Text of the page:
Now, the birds shown are Red-winged Blackbirds and Common Grackles -- common species to find along side non-native European Starlings in big flocks of "blackbirds". From the condition and seemingly localized occurrence of the bird carcasses shown in the video, I'm pretty comfortable ruling out traffic or power-line collisions as the source of all these dead birds. I'd be much more included to put my money on poisoning... and probably deliberate poisoning.
Why? Well, this sort of thing actually isn't all that unheard of... Take, for example, a case from New Jersey which previously made the news when birds started actually falling from the sky.
[Source: WKRG.com News]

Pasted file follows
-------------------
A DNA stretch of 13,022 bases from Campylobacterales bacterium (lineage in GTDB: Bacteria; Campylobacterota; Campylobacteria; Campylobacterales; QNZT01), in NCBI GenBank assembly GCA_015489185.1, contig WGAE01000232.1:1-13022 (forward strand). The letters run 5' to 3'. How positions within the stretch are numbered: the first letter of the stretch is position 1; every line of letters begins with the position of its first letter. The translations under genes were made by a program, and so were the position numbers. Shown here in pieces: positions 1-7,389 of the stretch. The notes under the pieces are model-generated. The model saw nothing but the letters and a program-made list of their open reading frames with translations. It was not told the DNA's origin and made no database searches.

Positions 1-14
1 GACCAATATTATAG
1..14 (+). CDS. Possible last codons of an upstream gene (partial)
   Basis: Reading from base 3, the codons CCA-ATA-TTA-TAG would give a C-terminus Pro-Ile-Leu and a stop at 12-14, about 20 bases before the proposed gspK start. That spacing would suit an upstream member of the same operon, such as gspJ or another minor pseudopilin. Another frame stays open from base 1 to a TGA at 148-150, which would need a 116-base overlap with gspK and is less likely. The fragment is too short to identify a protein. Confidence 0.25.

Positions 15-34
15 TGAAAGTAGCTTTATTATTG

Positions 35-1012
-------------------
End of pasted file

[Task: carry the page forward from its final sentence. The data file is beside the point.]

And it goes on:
Oh, and if you wondered what was meant by "a permit" in the first video above, I should mention that the New Jersey incident (and this one from PA) were both part of control efforts. While hardly a pleasant sight, these large flocks of (mostly?) European Starlings were poisoned after consideration and approval by the USDA.
Getting back to the original question of "what happened?" we (fortunately) won't need to rely solely on speculation in this case! That said, we do still have to wait a bit and see what information comes back with those lab results...
(To be continued!)